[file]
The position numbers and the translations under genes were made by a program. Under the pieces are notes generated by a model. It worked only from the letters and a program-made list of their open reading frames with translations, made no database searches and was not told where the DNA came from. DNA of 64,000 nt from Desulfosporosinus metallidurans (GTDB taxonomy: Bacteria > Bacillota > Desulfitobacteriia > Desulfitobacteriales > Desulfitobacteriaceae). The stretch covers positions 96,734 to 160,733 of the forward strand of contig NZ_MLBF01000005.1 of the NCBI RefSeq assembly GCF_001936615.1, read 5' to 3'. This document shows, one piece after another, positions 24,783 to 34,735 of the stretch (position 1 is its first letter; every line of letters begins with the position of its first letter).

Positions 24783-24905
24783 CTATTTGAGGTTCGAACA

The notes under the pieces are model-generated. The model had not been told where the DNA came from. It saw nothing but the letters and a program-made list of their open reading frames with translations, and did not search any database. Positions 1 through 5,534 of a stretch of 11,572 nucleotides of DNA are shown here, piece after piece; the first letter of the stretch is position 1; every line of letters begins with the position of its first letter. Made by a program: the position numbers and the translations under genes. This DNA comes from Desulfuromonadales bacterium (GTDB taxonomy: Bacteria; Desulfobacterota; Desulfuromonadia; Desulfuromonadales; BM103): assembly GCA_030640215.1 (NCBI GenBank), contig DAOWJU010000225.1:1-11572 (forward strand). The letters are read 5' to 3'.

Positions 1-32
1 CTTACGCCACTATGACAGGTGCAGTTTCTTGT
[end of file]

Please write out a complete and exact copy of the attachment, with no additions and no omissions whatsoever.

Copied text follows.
The position numbers and the translations under genes were made by a program. Under the pieces are notes generated by a model. It worked only from the letters and a program-made list of their open reading frames with translations, made no database searches and was not told where the DNA came from. DNA of 64,000 nt from Desulfosporosinus metallidurans (GTDB taxonomy: Bacteria > Bacillota > Desulfitobacteriia > Desulfitobacteriales > Desulfitobacteriaceae). The stretch covers positions 96,734 to 160,733 of the forward strand of contig NZ_MLBF01000005.1 of the NCBI RefSeq assembly GCF_001936615.1, read 5' to 3'. This document shows, one piece after another, positions 24,783 to 34,735 of the stretch (position 1 is its first letter; every line of letters begins with the position of its first letter).

Positions 24783-24905
24783 CTATTTGAGGTTCGAACA

The notes under the pieces are model-generated. The model had not been told where the DNA came from. It saw nothing but the letters and a program-made list of their open reading frames with translations, and did not search any database. Positions 1 through 5,534 of a stretch of 11,572 nucleotides of DNA are shown here, piece after piece; the first letter of the stretch is position 1; every line of letters begins with the position of its first letter. Made by a program: the position numbers and the translations under genes. This DNA comes from Desulfuromonadales bacterium (GTDB taxonomy: Bacteria; Desulfobacterota; Desulfuromonadia; Desulfuromonadales; BM103): assembly GCA_030640215.1 (NCBI GenBank), contig DAOWJU010000225.1:1-11572 (forward strand). The letters are read 5' to 3'.

Positions 1-32
1 CTTACGCCACTATGACAGGTGCAGTTTCTTGT